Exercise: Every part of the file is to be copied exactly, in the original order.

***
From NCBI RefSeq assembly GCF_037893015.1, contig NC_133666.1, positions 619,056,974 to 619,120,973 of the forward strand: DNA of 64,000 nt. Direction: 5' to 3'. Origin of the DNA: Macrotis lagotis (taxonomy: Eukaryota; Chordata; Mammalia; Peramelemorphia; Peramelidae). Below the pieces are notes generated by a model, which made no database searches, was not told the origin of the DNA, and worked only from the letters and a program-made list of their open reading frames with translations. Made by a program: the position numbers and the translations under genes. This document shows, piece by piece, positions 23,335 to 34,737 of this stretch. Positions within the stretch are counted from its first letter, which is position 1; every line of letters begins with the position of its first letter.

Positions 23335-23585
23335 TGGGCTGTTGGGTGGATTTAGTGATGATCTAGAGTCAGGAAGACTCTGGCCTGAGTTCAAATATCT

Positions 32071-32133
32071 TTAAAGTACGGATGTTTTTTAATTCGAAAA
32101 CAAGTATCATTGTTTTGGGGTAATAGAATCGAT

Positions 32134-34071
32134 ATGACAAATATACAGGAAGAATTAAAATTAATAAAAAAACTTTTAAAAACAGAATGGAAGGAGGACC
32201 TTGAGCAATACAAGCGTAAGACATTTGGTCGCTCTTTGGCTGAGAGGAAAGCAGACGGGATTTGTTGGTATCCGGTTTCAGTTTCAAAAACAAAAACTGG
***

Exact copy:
From NCBI RefSeq assembly GCF_037893015.1, contig NC_133666.1, positions 619,056,974 to 619,120,973 of the forward strand: DNA of 64,000 nt. Direction: 5' to 3'. Origin of the DNA: Macrotis lagotis (taxonomy: Eukaryota; Chordata; Mammalia; Peramelemorphia; Peramelidae). Below the pieces are notes generated by a model, which made no database searches, was not told the origin of the DNA, and worked only from the letters and a program-made list of their open reading frames with translations. Made by a program: the position numbers and the translations under genes. This document shows, piece by piece, positions 23,335 to 34,737 of this stretch. Positions within the stretch are counted from its first letter, which is position 1; every line of letters begins with the position of its first letter.

Positions 23335-23585
23335 TGGGCTGTTGGGTGGATTTAGTGATGATCTAGAGTCAGGAAGACTCTGGCCTGAGTTCAAATATCT

Positions 32071-32133
32071 TTAAAGTACGGATGTTTTTTAATTCGAAAA
32101 CAAGTATCATTGTTTTGGGGTAATAGAATCGAT

Positions 32134-34071
32134 ATGACAAATATACAGGAAGAATTAAAATTAATAAAAAAACTTTTAAAAACAGAATGGAAGGAGGACC
32201 TTGAGCAATACAAGCGTAAGACATTTGGTCGCTCTTTGGCTGAGAGGAAAGCAGACGGGATTTGTTGGTATCCGGTTTCAGTTTCAAAAACAAAAACTGG